Scientists plan to fly 10,000 live krill from Antarctica out to Australia as part of a ground-breaking study to monitor the effects of climate change. Working with the Australian Antarctic Division, these researchers are the first to attempt such a project in the world.
AAD plans to fly out 10,000 krill from Casey Station, one of their permanent Antarctic bases, to their research headquarters in Hobart, Tasmania. The flight will only take four-and-a-half hours compared to the six-week typical voyage of its icebreaker Aurora Australis.
Robb Clifton, operations manager of AAD, is confident that although this journey is the first of its kind, everyone involved with the project has thought through all of the logistics.
“We’ve got to make sure we oxygenate the water enough before the krill fly, and then [put in place] some thermal sheets and barriers to make sure that the water doesn’t freeze on the journey up to the runway and on the way home,” said Clifton.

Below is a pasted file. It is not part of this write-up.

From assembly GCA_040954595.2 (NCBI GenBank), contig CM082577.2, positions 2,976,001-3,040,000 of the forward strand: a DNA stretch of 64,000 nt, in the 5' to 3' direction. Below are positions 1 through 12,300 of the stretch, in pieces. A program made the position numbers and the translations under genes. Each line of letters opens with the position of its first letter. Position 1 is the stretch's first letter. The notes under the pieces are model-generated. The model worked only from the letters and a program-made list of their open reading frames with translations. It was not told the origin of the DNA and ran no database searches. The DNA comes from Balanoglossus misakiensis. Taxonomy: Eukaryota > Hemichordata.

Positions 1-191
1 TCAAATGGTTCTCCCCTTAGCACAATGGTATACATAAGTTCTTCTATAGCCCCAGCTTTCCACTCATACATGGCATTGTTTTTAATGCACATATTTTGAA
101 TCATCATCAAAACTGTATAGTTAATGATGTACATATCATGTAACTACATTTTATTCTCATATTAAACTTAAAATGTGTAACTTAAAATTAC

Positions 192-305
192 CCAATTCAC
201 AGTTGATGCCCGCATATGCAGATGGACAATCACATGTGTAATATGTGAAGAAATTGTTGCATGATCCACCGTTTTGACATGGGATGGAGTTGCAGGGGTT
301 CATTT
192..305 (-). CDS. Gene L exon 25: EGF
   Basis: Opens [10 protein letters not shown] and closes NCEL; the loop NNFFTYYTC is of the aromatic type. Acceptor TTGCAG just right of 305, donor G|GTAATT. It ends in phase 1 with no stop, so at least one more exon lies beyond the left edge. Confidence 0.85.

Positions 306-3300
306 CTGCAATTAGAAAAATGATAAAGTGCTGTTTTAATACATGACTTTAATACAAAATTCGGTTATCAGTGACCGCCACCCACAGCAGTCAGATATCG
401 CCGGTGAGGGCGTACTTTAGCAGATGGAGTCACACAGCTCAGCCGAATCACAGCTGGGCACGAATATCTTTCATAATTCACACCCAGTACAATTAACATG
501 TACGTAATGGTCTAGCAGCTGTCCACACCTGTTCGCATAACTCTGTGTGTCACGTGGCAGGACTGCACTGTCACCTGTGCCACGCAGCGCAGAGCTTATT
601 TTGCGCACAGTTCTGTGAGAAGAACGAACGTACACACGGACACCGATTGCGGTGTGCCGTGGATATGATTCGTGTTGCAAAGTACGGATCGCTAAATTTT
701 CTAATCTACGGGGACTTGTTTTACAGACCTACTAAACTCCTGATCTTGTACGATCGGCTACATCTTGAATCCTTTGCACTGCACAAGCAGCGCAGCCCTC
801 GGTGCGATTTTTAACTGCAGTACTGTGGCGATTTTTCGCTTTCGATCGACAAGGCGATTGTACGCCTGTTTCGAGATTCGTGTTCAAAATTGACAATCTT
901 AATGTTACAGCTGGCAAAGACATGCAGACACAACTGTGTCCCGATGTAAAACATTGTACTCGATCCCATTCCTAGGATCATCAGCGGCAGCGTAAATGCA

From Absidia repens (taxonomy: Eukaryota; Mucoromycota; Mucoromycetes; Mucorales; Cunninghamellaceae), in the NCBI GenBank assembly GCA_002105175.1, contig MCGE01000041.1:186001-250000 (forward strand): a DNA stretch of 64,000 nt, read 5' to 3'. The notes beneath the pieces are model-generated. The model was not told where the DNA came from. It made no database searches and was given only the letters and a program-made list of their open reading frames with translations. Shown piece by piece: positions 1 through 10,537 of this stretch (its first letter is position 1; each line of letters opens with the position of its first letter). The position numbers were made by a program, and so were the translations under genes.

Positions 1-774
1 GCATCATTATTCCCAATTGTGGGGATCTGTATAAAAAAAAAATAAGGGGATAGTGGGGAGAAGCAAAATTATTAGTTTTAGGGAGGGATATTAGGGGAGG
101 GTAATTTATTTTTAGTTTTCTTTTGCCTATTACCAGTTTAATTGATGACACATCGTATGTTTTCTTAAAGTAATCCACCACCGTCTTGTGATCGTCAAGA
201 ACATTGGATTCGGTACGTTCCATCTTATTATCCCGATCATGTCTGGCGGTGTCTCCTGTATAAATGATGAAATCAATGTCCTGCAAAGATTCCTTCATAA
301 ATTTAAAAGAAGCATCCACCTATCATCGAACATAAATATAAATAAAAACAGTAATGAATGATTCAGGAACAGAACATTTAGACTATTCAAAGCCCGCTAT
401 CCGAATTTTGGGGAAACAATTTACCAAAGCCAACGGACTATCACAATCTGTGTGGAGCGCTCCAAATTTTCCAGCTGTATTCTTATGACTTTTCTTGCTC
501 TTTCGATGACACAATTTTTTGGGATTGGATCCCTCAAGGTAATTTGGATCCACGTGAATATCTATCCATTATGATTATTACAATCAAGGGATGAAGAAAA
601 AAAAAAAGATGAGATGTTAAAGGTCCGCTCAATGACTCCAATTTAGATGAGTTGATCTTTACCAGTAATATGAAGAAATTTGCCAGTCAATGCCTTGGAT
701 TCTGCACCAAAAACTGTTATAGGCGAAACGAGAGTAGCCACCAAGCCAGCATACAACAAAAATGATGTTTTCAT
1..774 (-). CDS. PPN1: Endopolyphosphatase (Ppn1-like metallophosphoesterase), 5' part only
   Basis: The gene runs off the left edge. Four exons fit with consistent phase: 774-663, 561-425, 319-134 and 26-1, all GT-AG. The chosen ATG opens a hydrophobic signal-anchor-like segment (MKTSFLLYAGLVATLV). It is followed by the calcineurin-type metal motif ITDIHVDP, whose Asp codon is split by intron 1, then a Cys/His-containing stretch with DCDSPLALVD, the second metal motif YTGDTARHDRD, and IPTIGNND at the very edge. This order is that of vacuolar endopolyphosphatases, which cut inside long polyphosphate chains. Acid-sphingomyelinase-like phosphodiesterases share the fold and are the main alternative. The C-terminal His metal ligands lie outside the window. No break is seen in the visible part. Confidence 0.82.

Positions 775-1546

Bringing live Antarctic krill to Australia would open the door to new research projects that were not previously feasible. It would also create possibilities for scientists from all over the world to travel to Tasmania and conduct their research.
The main topic for exploration is the effect of climate change on krill eggs. Krill are a vital species in the Southern Ocean, and Rob King, marine biologist with AAD, is excited by what could be achievable with this revolutionary study.
“We can take the animals from the environment and bring them almost instantaneously to a high-tech laboratory,” said King. “So that gives us much more opportunity to run powerful research on live animals. Using eggs direct from the Southern Ocean for our research will give us a clearer and more accurate picture of what’s actually happening in wild populations.”
The flight is set for this December, but the concrete details depend on the weather and krill availability.